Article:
Massacres in Iraq unfortunately have acquired an aura of normality, justified as collateral damage. Recently the massacre of 24 Iraqi civilians, including children by Marines on Nov. 19th 2005 in Haditha, Iraq came to light. In response, the US commander in Iraq has ordered a refresher course in ethical conduct for 130,000 US soldiers in Iraq. This massacre is not the proverbial straw that broke the camel’s back. This response is a band-aid to the back that was wantonly broken a long time ago by the Bush administration.
There have been dozens of similar incidences in Afghanistan, some of them documented; and many more in Iraq, some of them with photographic evidence. The best known incident of killing and torture was in Abu Graib prison about a year ago. The atrocious treatment of the prisoners at Guantanamo Bay is well known and condemned by the whole world.
The routine, like a broken record goes as follows –” A massacre occurs. For obvious reasons, those involved do not report, or report it as collateral damage. The military first suppresses it. Occasionally the details of the massacre seep out because of the stricken conscience of a decent soldier, a reporter or boasting by a rogue macho perpetrator. The white-washing of the atrocity and the original cover-up starts in full gear. An inquiry is instituted, which takes time and inevitably absolves the culprits. True to norm, the military just cleared US soldiers accused of killing up to 13 civilians in Ishaqi on the 15th of March 2006.
The case of Abu Graib was one of the miniscule exceptions, because dozens of very graphic photographs. It could not be completely covered up. Some very low-level soldiers and sergeants received a slap on the wrist, while those from the top of the government, from the President down, who formulated the unethical policies, suffered no consequences.
On June 11th, three inmates of Guantanamo were found dead, accused of committing suicide. The commander of the prison gave the most bizarre, mindless and heartless explanation possible,” I believe this was not an act of desperation, but an act of warfare waged against us.” The State Department calls it a public relations ploy by those who killed themselves. With that kind of inane logic, perhaps Bush supporters also believe that the blundering unethical behavior of the top echelon of this administration is actually a clever ruse to lull the enemy into complacence.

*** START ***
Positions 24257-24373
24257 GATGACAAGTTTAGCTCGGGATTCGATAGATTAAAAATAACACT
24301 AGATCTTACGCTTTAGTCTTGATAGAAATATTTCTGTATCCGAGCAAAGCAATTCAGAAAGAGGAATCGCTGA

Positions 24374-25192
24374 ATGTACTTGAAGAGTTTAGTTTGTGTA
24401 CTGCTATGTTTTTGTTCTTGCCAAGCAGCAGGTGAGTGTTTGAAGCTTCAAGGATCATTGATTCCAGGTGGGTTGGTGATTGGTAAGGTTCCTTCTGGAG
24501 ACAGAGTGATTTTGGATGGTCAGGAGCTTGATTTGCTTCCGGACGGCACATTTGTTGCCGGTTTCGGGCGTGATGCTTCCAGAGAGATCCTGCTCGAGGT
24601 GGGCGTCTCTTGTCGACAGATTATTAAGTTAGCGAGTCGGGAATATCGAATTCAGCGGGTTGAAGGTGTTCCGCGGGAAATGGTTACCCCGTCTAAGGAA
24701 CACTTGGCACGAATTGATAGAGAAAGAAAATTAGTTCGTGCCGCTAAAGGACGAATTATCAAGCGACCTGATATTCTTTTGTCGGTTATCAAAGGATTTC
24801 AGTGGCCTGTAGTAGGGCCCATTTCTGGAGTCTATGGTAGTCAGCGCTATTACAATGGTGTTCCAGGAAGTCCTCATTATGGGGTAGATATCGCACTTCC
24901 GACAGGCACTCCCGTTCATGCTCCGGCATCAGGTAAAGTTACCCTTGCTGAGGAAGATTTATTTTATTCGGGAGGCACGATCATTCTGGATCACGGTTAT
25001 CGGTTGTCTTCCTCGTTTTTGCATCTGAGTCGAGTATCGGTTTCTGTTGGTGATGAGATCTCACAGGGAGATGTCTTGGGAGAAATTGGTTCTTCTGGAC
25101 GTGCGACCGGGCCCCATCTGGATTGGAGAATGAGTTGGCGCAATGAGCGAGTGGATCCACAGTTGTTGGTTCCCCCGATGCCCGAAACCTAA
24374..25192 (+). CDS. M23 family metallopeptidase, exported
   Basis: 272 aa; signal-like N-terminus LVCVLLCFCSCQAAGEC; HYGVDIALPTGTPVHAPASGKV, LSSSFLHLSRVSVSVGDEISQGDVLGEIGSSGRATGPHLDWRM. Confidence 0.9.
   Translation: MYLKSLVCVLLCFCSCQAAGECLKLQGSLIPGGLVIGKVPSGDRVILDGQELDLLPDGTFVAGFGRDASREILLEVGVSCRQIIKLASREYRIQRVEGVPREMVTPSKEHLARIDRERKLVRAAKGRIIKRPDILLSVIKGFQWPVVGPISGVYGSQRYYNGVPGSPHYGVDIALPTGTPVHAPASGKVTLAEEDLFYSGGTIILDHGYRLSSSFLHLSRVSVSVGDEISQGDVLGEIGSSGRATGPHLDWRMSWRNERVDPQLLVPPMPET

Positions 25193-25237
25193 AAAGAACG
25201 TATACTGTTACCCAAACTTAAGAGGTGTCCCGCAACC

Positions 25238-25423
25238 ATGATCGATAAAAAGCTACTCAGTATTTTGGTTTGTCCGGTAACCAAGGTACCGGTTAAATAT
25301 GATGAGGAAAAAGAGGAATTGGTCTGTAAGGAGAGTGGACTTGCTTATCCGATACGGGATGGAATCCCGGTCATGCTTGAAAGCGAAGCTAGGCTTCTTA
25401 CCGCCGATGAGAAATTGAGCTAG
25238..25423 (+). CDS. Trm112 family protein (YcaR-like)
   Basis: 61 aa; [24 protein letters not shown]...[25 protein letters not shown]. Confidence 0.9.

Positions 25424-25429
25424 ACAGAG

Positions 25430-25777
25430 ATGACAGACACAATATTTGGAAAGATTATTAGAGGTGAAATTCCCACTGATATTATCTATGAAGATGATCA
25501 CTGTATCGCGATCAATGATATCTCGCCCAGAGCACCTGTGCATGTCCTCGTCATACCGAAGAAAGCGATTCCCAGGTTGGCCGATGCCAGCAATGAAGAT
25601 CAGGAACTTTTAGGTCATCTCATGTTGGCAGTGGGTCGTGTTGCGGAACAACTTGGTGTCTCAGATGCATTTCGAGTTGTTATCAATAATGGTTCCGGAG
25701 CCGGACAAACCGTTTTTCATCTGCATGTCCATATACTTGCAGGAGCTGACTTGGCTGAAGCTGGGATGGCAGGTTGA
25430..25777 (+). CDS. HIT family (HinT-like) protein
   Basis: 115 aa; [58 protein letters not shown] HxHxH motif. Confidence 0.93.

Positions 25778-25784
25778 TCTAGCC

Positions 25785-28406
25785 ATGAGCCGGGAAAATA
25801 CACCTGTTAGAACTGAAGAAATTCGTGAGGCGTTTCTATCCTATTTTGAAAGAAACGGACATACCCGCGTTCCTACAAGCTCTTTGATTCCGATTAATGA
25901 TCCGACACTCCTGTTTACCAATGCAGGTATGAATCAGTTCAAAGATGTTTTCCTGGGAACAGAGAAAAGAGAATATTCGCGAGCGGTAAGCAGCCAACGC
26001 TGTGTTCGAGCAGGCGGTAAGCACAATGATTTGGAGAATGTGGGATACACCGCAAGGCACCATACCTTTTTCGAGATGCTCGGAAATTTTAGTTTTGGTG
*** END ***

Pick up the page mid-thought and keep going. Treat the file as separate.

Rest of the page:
The prisoners at Guantanamo, including some 13 and 14 year old boys, were arrested in Afghanistan four years ago, often turned in by the warlord for a bounty. Only 10 out of some 600 prisoners in four years have been formally charged of a crime. All have been kept in the most watched ‘state of the art’ concentration camp. It is clear that many of the prisoners are innocent and the administration has no case against them, therefore does not know what to do with them.
All independent national and international bodies have accused the US of terrible treatment of the prisoners in violation of US and International laws. The Bush administration refuses to even admit that they deserve humane treatment under the US laws or the Geneva Convention, flouting the progress of the past fifty years of human rights laws under the US leadership.
The military code of conduct taught in boot camps is clear enough. They are made even clearer under the Geneva Convention. The best way to make the laws work is to implement them.
All societies have fringe elements, naturally prone to violence and criminality. Such people are more likely to join the military, where an important requirement is fighting and killing. A majority of soldiers want to do a good ethical job mindful of their training. The criminal elements get the upper hand when they are urged and rewarded for unethical behavior in violation of the codes.
Many private contractors have been paid vast sums to do what the soldiers used to do in other wars. This allows the generals and Rumsfeld to feign ignorance of many of the extra judicial killings by them.
It is obvious that the policy of this administration is the problem. It pays lip service to ethics and morality while cavalierly violating them and refusing independent inquiries, with the blanket excuse of national security. Actions speak louder than words.
The US soldiers in Iraq do not need a refresher course in ethics; they know what is being done by some in their name is wrong. People who sorely need a course in morality and ethics are Bush, Cheney, Rumsfeld and the top of the military and the civilian leadership in this administration. That of course is impossible. To paraphrase my mother, you can not wake those who pretend to be asleep.
That is why the nation that used to be the world leader in preaching ethics and morality and was the main force in devising the Geneva Convention is now bracketed in the eyes of the world with those whom the world considered to be beyond the pale of civilized behavior. A recent survey indicated that more Europeans consider the US to be more dangerous to world peace than Iran or any other country.
We elected this rogue administration. As Pogo would say,” We have found the enemy and it is us.”